Propellor Transports at Amsterdam Int'l Airport Schiphol
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Photo © R.Leeuw
Antonov An-26 HA-TCN (cn7705) seems to be the only aircraft presently operated by Aviaexpress of Budapest,Hungary (22Aug02).
It's seen here being loaded with one-day-old chickens at Schiphol's Sierra ramp; a Martinair MD-11F is seen in the background, on "homeplate".
An-26 RA-26644 is getting some handling attention here at the R-ramp: the fueltruck just pulled up and a conveyor belt sees the loading is progressing nicely. I took this one in may or june 1998.
The An-26 is a versatile transporter, widely in use in civil aviation but also a workhorse for many air forces. The engines are two 2820hp Ivchenko AI-24T turboprops, which give it a range of some 1300 kms (800 mls) with a cruising speed 450 km/h (280 mph) at 3500m (11.500ft).
In 2001 suddenly a new operator appeared at Schiphol, with a classic aircraft no less ! West Air Sweden stationed a former Royal Air Force HS.748 (operating 10 of them !) at Amsterdam for nightly newspaper charters. A pleasant surprise indeed, which unfortunately did not last long as they were soon replaced by more modern aircraft. British Aerospace (Hawker Siddeley) HS.748-244 Srs.2 SE-LEG (c/n 1723) was photographed on 16Apr01.
The HS.748 sold well in Africa, Asia and South America because of its uncomplicated characteristics and was able (is !) to perform well in all kinds of terrain and extremes of climate. The engines are 2 Rolls-Royce 2280hp Dart turboprops, giving it a speed of 452 km/h (281 mph) at 4570m (15.000ft) and a range of 3132 kms (1946 mls).
While West Air Sweden has its homebase at Gothenborg-Saeve, its nice to see them base their aircraft thru Europe. Why ATP SE-LHZ has Luxembourg internet titles, I do not know. The photo was taken in Sep. 2002. The ATP is, of course, no improvement for me over the HS.748 !
West Air Sweden was originally founded in 1955 as LBF-Eda Varken, a privately owned air taxi operator. In 1982 the name was changed to Abai Air and in 1992 to West Air Sweden. By 2002 the fleet consisted of 10 HS.748s and 6 BAe ATPs.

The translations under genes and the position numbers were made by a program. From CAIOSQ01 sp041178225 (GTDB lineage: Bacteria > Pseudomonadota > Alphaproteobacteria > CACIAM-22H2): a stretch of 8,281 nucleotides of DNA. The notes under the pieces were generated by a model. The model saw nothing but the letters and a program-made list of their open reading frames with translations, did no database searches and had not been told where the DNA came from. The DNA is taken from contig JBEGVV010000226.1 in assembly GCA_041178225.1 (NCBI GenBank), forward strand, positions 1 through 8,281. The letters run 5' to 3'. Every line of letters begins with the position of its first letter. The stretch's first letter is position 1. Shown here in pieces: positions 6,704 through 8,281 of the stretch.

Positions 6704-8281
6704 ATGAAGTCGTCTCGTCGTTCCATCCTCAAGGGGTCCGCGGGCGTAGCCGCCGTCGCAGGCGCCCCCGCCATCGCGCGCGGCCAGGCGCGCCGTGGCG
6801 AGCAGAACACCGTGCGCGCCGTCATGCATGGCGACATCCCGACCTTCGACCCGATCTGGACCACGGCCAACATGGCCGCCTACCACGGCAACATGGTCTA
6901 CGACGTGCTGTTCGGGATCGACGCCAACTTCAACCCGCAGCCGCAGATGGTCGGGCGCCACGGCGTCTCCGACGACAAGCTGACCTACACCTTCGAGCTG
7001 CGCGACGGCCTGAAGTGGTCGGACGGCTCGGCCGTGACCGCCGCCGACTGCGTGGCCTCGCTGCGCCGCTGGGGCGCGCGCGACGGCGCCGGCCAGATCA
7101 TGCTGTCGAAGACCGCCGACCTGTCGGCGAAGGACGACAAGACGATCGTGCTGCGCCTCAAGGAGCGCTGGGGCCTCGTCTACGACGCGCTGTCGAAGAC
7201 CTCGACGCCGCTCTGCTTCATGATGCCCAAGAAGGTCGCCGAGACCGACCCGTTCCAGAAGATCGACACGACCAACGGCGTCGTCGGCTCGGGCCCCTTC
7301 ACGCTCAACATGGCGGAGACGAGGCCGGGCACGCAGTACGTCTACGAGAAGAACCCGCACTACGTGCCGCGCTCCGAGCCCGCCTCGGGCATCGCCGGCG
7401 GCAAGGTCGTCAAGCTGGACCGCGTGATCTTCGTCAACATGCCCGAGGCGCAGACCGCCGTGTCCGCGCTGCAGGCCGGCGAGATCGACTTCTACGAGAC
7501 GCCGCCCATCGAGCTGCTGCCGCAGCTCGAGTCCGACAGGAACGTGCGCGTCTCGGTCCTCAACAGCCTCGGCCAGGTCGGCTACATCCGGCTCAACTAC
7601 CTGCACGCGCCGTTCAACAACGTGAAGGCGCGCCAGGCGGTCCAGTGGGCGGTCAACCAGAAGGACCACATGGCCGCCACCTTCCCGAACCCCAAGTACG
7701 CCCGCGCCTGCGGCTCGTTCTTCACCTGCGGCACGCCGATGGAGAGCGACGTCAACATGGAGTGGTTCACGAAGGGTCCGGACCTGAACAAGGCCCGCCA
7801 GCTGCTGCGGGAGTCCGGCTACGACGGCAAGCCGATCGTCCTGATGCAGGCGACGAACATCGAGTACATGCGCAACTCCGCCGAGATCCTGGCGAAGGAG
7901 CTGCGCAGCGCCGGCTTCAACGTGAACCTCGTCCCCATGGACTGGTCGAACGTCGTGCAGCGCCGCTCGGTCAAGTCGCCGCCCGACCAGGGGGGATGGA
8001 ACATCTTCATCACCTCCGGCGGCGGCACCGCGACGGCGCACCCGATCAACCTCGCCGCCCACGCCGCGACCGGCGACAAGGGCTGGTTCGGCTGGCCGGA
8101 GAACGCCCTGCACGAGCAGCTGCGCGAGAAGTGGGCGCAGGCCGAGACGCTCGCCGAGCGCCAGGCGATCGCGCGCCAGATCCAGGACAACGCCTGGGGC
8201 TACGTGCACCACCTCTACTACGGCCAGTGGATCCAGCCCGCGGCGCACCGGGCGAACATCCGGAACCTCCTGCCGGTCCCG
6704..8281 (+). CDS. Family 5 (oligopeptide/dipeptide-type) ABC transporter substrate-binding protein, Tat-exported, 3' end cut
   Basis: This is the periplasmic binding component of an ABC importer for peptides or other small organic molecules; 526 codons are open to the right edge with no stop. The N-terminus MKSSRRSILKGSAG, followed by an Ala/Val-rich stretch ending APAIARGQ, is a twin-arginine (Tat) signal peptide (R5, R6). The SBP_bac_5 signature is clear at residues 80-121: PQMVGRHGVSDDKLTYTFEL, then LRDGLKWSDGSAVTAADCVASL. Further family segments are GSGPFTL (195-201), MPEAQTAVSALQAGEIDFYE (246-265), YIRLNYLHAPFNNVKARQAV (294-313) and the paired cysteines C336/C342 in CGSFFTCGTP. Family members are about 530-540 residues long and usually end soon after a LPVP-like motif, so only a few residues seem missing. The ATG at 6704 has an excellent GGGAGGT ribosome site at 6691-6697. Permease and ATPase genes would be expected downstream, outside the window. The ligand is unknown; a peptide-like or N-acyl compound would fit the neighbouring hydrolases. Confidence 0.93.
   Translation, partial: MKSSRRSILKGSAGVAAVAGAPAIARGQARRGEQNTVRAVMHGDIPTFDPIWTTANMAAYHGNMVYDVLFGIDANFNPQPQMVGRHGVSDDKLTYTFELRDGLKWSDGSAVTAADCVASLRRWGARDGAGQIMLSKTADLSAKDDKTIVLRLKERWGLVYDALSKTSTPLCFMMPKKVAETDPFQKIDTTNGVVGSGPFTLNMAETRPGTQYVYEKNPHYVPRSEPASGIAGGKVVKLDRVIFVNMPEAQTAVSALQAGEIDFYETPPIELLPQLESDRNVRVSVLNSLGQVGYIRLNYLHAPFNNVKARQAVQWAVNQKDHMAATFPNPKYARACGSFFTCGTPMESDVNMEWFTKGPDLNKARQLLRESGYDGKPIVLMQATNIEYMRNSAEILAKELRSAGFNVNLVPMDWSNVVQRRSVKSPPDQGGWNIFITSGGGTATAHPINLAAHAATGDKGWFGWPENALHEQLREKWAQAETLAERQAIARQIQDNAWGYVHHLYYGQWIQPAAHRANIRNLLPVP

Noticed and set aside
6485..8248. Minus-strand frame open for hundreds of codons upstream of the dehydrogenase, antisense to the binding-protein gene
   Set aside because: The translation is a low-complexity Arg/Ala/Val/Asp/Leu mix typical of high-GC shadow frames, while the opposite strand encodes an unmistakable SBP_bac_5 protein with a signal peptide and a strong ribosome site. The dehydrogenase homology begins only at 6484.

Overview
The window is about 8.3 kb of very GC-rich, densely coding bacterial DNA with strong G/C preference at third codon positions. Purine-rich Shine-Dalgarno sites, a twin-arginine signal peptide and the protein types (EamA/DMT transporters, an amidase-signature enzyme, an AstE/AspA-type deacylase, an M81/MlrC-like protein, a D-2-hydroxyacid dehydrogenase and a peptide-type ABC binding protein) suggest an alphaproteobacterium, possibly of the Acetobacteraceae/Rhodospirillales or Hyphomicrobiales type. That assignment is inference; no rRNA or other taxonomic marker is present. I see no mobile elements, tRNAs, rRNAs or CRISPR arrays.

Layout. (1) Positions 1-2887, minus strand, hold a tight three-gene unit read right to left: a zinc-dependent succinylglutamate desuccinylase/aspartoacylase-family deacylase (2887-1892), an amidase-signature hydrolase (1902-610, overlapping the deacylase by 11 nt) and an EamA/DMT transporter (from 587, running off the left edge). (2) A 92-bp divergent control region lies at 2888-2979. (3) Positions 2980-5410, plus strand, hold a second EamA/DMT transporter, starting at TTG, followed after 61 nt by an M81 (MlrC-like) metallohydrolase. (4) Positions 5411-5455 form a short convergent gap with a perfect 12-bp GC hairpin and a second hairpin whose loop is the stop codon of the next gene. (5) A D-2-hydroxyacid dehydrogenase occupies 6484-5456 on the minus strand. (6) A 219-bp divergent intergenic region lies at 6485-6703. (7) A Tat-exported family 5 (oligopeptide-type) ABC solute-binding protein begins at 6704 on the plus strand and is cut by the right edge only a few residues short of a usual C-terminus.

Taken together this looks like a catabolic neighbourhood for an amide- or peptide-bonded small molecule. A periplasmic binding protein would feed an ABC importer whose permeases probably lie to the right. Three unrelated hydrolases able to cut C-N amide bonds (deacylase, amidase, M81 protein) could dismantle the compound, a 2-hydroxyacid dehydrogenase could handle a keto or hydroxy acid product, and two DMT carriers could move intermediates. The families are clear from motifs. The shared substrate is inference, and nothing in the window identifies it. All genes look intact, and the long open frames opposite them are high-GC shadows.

The BAe Advanced Turboprop or ATP is a twin turboprop airliner that entered commercial service in 1988. A total of 62 ATPs were built before the production ended in 1994. It has 2 Pratt and Whitney Canada PW126 or PW 126A engines, giving it a max. cruising speed of 266 knots (306mph, 493km/h) at 25.000ft and a range of 1740 kms (with max.payload). Take off field length would be 1351m.
On Nov.03rd 2002 DC-4-1009 Skymaster ZS-AUA (former PH-DDS) was prepared for the crew of Springbok Flying Safaris, to fly it to Germany in preparation of its lease in South Africa.
More on this: ZS-AUA
This Douglas DC-4 Skymaster was delivered to the South African Air Force on 17jan66 and received 6901 as a tailnumber. It entered the civil South African Register as ZS-AUA for Aero Air (Pty) Ltd and was reregistered as ZS-NUR on 17aug95. It was bought by the Dutch Dakota Association (DDA) of the Netherlands in 1995. It arrived at Amsterdam on 05may96 as ZS-NUR and I took this photo in 1996.
ZS-NUR was reregistered as PH-DDS for the DDA on 17dec96. PH-DDS is seen here parked in front of hangar 8, a scene that could be from the 1960s, but was actually taken in the spring of 1998. The hangar was demolished in 2002, now they are both gone.
Production of the Douglas DC-4 (military variant: C-54) ran from 1942 to 1947, 1084 C-54 Skymasters were built plus 79 civil DC-4s. Four Pratt & Whitney R-2000 Twin Wasp 14-cylinder radial engines gave this classic propliner a cruising speed of 365 km/h (227mph) at 4575m (15.000ft) and a range of 4025kms (2500mls).
When the Springbok Flying Safaris tested the engines prior to the day of departure, they were more than pleased about the performance of the engines, reaching some 50 inches of manifold pressure !
This Douglas C-54A was delivered to the US Army Air Force as 42-107469 on 16may44. It found its way to South Africa and entered the Air Force with registration 6906. It was sold in 1995 to Aero Air as ZS-IPR. Intended to act as sparesupply for DDA's PH-DDS, it arrived at Schiphol on 04Jun97 as seen in this photograph. Only 2 airworthy older DC-4s were around at that time!
It entered the Dutch Civil Register as PH-DDY on 09jun97 (type C-54A-5-DO). It was taken out the register on 19jan99 (no new BvL due to Nota Historische Luchtvaart). On DDA's Open House on 18apr99 it was reported as disassembled in hangar 2 (fuselage & wings).
And when PH-DDS (ZS-AUA) left, PH-DDY was moved to Lelystad to be displayed in the new Aviodrome Air Museum in 2003.